EuroTrash Diary

Written by BJ Sutton

It's been a strange year so far. The Xtian millenium passed in a fog of abject pecuniary humiliation; I had churned out 60 paintings for a group show and as a result I owed money all over the place. So I made the great intellectual leap forward most artists are familiar with, and decided I had to find A Job that would pay for this bad habit of painting in the months to come. I made a few more begging phonecalls, dug the ancient work clothes out of a box, and spent my last francs on a train to Geneva. I have a Swiss passport and can work there. Here in France I don't even have a dog license but they let me stay, an exotic ornament of my village.

When I first got there I thrust myself on the mercy of The State, hoping perhaps to avoid any actual labouring, but while they were helpful and even came up with a wodge of cash, I could see that this approach wasn't going to solve anything in the long term. So I made the rounds of the employment agencies, looking for lucrative temporary placement for a couple of months or so.

I have to say I have a very weird CV. I wasn't always an artist; I came back to this after about 10 years of a Respectable Career which I dumped in favour of poverty, debt, and a wardrobe of shabby, paint-stained vestments. So when I began the groveling process, I got a lot of confused feedback: You did what? And now you do what? And you want to do WHAT? My main, my only advantage, is that I have been using computers since year N, and was hoping to find work of any kind on the basis of being able to feel my way around a lot of machinery.

Anyhow, just when I was beginning to panic, I got a call from a helpful lady at Manpower. She said, I think I might have found something, and she gave me a name and an address. So I put on a Suit and tottered down to the Swiss Permanent Mission to the UN, where I met with a swiss ambassador and a guy from the Danish Ministry of Foreign Affairs. They seemed to like me, and the next day (whilst idling on a street corner debating whether or not to start panhandling, have mercy Leo) my cell phone went off and lo, I got the job.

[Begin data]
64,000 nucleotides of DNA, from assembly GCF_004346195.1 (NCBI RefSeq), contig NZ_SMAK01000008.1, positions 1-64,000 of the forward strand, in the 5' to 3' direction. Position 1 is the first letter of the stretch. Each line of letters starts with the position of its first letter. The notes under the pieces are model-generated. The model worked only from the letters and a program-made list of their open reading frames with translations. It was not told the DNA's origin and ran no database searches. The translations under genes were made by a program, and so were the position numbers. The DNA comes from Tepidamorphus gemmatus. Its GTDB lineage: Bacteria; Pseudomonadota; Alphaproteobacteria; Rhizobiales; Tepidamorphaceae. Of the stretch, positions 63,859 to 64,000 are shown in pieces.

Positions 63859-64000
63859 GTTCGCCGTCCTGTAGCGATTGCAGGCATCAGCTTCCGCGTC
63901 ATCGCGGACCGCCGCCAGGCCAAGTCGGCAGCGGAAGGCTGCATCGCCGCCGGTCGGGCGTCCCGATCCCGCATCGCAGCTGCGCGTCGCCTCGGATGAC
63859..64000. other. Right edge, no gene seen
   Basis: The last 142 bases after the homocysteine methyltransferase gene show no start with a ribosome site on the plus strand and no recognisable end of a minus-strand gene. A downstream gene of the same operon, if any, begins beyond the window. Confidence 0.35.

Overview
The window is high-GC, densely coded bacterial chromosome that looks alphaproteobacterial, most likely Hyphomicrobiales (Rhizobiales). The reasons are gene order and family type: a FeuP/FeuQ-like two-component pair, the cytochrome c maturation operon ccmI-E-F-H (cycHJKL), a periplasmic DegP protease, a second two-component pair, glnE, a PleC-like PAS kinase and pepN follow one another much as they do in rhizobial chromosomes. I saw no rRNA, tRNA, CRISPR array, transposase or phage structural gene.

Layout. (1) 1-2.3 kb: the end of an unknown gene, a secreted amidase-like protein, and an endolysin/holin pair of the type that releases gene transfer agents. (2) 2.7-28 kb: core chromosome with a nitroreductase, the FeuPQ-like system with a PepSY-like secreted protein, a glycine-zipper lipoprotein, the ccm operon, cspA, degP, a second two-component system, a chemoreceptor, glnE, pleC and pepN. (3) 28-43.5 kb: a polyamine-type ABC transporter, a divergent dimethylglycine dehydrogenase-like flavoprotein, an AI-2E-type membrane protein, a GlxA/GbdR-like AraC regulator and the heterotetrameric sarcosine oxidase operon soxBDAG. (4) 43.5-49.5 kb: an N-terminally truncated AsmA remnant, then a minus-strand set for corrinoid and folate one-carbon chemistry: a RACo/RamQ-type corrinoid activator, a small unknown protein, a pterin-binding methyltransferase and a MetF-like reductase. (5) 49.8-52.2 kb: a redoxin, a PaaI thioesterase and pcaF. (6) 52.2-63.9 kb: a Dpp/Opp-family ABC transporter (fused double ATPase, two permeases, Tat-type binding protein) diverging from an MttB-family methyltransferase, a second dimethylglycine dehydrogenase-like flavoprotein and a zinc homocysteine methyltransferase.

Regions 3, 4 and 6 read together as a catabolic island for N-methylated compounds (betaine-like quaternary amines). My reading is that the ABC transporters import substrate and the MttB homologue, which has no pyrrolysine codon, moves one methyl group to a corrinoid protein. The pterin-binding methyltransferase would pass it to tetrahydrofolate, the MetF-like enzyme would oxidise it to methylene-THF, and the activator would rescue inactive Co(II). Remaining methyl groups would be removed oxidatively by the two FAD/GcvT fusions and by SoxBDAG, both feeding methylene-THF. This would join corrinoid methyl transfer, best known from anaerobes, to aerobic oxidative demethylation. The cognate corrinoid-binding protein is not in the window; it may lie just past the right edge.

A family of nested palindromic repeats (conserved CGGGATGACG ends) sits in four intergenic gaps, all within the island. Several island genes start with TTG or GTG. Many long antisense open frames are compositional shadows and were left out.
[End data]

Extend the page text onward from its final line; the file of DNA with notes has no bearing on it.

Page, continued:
So for about six months I worked with a small team of mixed nuts, coordinating the (breathe deeply) Special Session of the United Nations General Assembly on the Implementation of the Outcome of the World Summit for Social Development and Further Initiatives (held in Copenhagen in 1995). The Swiss government's contribution to this circus was a six-day event called the Geneva 2000 Forum, "The Next Step in Social Development". Within that Forum I organised an International Symposium, somewhat ungrammatically entitled "Partnerships for Social Development in a Globalising World". (Aside: For those of you who might not know this, Geneva is the Euro HQ for the UN and HQ to many of its agencies, like the ILO and the ever-popular WTO. This was, however, the first time the General Assembly ever met outside of New York, and as a result the Swiss were all a-twitter.)

I was shown to an airless office and told to get on with it. I didn't know who anyone was or what they were doing. The ambassador, my boss, informed me he didn't know anything about social development, organising symposia, or anything remotely relevant to the job. Well, this looked encouraging. I did, however, have some experience in these things in a Past Life, which is why I suppose they hired me. So I started to make phone calls, write letters, pester people, do lunches, network, make plans.